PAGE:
December 4, 2015

Big Data Protects Big Cats

Big Data Protects Big Cats

Lions, leopards, and tigers are incredibly strong creatures. But even they cannot defend themselves against poachers who hunt them illegally. Simply enacting laws against hunting are not sufficient for prevention, unless there is a way to track down and prosecute the poachers. The solution those who seek to safeguard big cats in the wild found was big data analytics.

The population dip due to poaching and the campaign

According to the Environmental Investigation Agency (EIA), the wild tiger population has dipped below 3,500 in Asia.

In 1996 EIA launched a campaign to investigate the illegal big cat trade and win support for the cause from governments and organizations. As much of the criminal activity crosses over country borders, EIA needs the cooperation of transnational enforcement agencies and governments to coordinate enforcement and contribute information.

The unstructured data problem and the solution

EIA found that the amount of unstructured data accumulated grew to the point that it became unmanageable.

As Charlotte Davies, a crime analyst at EIA observed, “In a trade characterised by repeat offenders, favoured trafficking routes and persistent trading hubs, EIA sought a smarter way to organize the information — a method to interrogate and explore.”

That is to say, a way to pull together all the different types of data to form the basis of predictive analytics.

It found the solution in 2006 in the form of a big data system from IBM. The system made it possible to bring together “historical intelligence and investigation findings into one fully-searchable, stand-alone database.”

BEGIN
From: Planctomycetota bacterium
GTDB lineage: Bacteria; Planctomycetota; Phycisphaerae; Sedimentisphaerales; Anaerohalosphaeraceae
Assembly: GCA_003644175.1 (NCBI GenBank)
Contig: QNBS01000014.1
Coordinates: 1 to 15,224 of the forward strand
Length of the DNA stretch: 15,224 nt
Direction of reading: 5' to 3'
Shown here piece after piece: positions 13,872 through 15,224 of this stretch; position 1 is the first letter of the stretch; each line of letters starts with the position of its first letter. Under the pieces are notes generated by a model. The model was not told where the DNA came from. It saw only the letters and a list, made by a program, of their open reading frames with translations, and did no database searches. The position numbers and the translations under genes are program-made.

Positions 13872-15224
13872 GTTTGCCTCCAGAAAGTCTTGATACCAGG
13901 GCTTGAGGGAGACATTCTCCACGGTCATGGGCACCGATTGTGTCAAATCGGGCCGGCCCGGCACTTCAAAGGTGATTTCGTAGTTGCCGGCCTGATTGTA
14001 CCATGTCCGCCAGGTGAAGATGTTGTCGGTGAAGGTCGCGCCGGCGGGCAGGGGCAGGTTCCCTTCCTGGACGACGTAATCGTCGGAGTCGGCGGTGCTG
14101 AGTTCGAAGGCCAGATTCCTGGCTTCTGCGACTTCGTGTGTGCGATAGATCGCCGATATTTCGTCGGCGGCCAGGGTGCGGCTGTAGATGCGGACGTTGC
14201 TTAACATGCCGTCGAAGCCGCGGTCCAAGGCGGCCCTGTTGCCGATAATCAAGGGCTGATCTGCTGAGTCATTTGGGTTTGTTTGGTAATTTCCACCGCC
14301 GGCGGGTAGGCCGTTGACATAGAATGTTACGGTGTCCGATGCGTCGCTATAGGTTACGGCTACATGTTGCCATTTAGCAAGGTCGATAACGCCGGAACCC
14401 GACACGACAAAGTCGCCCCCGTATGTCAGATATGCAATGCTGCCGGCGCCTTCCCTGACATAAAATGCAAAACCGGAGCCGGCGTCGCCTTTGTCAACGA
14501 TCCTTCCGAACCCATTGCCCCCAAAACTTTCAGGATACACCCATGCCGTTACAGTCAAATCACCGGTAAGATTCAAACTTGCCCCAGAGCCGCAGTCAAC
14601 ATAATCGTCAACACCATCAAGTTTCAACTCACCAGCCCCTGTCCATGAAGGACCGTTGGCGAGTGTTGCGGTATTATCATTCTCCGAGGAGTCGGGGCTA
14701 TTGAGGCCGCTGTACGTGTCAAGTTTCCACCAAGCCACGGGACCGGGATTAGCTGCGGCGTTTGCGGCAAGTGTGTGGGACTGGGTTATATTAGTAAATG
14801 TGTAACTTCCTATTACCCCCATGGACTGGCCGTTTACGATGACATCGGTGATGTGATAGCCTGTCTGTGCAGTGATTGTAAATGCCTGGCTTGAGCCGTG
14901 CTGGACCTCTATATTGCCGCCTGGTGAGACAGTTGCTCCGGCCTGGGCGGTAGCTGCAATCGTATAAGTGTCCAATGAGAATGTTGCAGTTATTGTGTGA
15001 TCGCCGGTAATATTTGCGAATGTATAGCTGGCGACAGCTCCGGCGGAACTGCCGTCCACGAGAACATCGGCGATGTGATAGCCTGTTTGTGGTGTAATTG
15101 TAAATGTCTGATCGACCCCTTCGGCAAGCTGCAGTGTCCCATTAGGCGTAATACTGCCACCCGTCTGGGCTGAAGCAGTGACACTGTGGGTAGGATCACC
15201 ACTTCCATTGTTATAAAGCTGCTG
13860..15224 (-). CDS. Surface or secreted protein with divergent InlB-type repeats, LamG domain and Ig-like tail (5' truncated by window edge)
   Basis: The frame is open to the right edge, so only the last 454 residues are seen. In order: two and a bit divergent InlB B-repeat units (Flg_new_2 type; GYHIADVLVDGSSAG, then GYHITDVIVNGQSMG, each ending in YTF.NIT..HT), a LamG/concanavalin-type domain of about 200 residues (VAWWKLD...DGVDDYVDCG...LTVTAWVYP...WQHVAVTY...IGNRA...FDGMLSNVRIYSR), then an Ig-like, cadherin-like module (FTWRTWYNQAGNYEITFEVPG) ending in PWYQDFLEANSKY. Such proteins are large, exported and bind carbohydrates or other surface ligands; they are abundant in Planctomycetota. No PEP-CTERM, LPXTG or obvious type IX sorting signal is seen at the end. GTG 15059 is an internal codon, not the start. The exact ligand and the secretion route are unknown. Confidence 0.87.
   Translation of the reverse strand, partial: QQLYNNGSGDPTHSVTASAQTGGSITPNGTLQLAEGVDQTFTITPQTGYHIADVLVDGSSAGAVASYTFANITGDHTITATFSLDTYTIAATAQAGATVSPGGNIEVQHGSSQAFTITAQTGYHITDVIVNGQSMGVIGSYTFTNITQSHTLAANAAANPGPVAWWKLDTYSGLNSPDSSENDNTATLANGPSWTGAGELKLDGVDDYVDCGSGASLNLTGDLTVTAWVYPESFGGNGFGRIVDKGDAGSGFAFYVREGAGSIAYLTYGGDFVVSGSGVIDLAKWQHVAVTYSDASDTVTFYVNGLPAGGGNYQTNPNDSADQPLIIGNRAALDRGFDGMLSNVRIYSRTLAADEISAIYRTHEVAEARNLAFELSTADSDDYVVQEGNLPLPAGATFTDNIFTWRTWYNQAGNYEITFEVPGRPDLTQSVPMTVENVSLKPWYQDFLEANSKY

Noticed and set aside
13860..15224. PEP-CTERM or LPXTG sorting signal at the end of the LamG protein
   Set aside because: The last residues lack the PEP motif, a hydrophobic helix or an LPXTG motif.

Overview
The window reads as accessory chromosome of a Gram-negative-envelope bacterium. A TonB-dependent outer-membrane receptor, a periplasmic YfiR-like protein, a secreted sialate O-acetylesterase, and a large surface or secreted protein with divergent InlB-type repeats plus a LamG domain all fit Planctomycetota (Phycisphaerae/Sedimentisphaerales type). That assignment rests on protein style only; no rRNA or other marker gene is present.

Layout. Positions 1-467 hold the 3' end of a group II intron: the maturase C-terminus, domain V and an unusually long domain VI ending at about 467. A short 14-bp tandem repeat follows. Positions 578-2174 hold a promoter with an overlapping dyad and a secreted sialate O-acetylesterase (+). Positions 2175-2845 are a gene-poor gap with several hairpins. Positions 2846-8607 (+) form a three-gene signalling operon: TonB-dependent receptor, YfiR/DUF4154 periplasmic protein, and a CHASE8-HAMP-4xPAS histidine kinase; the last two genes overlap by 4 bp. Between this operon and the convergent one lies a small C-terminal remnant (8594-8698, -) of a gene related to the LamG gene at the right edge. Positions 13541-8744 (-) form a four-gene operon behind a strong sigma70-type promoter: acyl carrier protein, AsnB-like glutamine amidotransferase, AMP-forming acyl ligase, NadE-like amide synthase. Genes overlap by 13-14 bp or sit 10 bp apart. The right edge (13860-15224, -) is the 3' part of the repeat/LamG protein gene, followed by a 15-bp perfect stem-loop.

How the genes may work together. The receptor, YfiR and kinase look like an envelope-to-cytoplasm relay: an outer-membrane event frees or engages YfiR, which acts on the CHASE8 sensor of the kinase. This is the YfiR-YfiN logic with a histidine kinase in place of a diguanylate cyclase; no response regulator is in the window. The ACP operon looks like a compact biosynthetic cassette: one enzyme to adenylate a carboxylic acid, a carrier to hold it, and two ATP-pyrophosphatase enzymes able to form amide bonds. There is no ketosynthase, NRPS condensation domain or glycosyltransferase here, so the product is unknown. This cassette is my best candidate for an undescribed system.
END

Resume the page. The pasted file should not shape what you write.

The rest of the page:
Pulling together all the data for predictive analytics

For example, when EIA was informed about the governments of the area to investigate, IBM’s Analyst’s Notebook made it possible to discover criminals who use various names. Its “ability to map, smart match, merge, and resolve entities helped to streamline associations and present a clearer picture of core involvement, correspondingly facilitating suspect targeting.” It also has the ability to integrate visual information into the search, so that video and photographic documentation can be aligned with nominal, organizational and locational information.”

Caught by the stripes

A picture and location identification sealed the conviction for tiger poachers in Thailand. The poachers tried to claim that they shot their prey “in an unprotected area in Myanmar.” But the picture they took of the animal themselves told another story. The tiger’s stripe pattern presented a perfect match to the one shown tracked by a stealth camera put in place by the Wildlife Conservation Society in a protected forest.

The tiger from the cell phone images was identified as the same tiger captured by a camera trap image by WCS the year before, adding to the evidence against the poachers.

Just like fingerprints, the patterns of tiger stripes are individually distinctive. Consequently, the poacher’s picture proved that they did break the law. Thanks to the laws and enforcement that EIA works for, one was sentenced to four years and another to five, the first sentence of that duration for that form of crime.

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